I didn’t have the time to finish my first capitalism post yet (it’s getting too long anyway) but I hope it will be ready for this wednesday. Things have been hectic again, and to make up for not that much interesting stuff here I present you the resurrection of the ‘some interesting things elsewhere’ series, with various dreadlocked guys, feminists, fundamentalists, and even the gospel coalition…

Let’s start with some music: The most interestpsaltersing band on the planet (and one of the most distinct bands in the galaxy) has its music available on bandcamp now: the psalters! (Not all albums are there yet…) If you don’t know the psalters, just listen…

Philip Ryken on the Gospel Coalition with ‘how to discourage art in the church’ has some very interesting points.

And then from the ortodox side this article by Father Stephen on Prayers and the One God of all that I’m still processing.

From the feminist side: Libby Anne is blogging through some weird American book called ‘created to be his helpmeet’ which like me looks like the manual for spousal abuse and more disaster in marriage, and she as a non-christian is a lot beter at exegeting proverbs 31 than the writer of that book. This confirms my idea that some things that go under the name ‘fundamentalism’ might say that they take the bible serious, but actually just follow their own (very weird) tradition and use some bible verses here and there to back it up…

Speaking of feminism and women in the church, this breaks my heart. Something is very wrong with how women are viewed in our society, including Christian circles. Be sure to also read this post from just beloved. It is beyond my understanding why women are judged so easily because of their looks, but it still is a very pervasive evil!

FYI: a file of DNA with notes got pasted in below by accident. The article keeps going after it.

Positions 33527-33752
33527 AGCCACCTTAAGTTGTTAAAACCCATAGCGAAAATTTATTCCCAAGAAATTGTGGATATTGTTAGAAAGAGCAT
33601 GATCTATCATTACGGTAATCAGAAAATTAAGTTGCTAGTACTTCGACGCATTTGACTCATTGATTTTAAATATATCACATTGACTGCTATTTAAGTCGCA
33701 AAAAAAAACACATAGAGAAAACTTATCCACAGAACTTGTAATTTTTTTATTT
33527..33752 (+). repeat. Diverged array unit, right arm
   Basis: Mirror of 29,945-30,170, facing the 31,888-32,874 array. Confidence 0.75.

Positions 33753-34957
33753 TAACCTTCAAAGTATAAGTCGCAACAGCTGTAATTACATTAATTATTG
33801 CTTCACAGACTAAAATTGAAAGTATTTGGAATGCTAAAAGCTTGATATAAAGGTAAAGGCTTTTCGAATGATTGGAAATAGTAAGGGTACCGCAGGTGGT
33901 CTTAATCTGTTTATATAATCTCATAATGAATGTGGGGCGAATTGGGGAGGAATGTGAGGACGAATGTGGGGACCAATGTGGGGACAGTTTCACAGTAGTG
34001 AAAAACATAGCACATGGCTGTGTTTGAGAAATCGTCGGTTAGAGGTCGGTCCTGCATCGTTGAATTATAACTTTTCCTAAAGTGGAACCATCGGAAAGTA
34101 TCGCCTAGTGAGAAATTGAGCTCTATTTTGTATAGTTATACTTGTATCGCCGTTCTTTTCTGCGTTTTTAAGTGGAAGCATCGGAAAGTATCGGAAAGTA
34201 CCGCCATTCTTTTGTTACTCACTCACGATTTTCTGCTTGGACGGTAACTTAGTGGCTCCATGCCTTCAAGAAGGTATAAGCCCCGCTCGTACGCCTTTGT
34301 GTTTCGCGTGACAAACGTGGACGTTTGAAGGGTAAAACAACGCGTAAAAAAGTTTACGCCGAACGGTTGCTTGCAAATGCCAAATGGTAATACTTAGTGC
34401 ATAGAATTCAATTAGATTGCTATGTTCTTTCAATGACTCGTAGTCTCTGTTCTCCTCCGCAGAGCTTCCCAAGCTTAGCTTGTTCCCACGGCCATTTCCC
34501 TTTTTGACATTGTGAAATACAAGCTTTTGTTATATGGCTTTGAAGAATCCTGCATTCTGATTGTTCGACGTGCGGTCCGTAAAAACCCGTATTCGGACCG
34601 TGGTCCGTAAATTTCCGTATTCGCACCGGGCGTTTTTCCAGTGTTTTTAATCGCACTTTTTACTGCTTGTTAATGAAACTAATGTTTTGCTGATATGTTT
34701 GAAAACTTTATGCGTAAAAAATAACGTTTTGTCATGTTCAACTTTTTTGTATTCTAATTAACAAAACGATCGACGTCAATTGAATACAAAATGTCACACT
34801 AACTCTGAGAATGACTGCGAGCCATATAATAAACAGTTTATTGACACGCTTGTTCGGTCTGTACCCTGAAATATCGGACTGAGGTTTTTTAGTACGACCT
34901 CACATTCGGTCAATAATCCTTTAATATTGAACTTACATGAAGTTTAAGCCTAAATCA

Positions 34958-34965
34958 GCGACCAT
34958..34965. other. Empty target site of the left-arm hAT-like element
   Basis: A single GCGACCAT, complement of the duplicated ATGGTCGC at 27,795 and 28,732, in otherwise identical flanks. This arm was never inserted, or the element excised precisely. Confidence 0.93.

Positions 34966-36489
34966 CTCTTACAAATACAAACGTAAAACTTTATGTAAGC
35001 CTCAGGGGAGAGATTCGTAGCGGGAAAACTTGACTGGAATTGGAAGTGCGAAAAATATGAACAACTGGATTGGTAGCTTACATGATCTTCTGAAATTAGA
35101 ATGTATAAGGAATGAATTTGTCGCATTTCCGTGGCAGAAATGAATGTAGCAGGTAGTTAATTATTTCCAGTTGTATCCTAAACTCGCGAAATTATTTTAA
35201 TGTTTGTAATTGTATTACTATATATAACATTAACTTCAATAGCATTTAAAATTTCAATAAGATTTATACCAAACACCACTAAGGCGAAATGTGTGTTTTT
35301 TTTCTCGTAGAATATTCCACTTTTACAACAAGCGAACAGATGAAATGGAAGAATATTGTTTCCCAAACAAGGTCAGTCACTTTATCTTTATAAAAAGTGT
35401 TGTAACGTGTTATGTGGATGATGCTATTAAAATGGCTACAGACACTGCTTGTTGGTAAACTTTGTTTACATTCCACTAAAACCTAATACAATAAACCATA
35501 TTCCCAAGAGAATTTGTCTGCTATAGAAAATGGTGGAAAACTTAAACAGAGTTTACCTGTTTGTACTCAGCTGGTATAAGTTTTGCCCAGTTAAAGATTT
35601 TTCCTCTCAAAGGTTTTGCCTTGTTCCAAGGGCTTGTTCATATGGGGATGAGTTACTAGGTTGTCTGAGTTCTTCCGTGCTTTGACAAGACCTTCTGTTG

Speaking of evil: Roger Olson about ‘satanic realism’ (part 2)

Andrew Jones AKA tallskinnykiwi, the grandfather of Christian blogging, has a 10 year anniversary for his blog so he decided to start again with a whole new blog here.

15 things Jesus didn’t say

Totally unrelated: mosses frozen inside a glacier dating from the little ice age 500 years ago are still able to come back to life!

I leave you with some dreadlocked guy who reads you what he considers the best sermon ever:

peace

Bram

Some interesting things elsewhere VII


It’s still the first 2 weeks of the school-year over here, which are utter chaos for me as a teacher of protestant religion in Flemish secondary schools, so not much has been happening on this blog. I left this SITE-list half finished at the end of August, so maybe it’s time to finish it and publish it before it loses all relevancy in this constantly changing world.

The random picture today is quite cute. Having small children makes one like cute pictures of fuzzy apes…

Ray Hollenbach on how Jesus welcomes sinners at His table. Who do we welcome at our table?

Morgan Guyton actually has written a lot of posts that are worth reading since my last SITE-list. This one is about submission and leadership.

Thank you Lord for hearing me @ godspace.

2 interesting posts by Jonalyn on soulation. One about egalitarian marriages and one about friendships between men ans women. I still don’t have no idea who the mentioned Sally and Harry are, and I don’t think they’d interest me…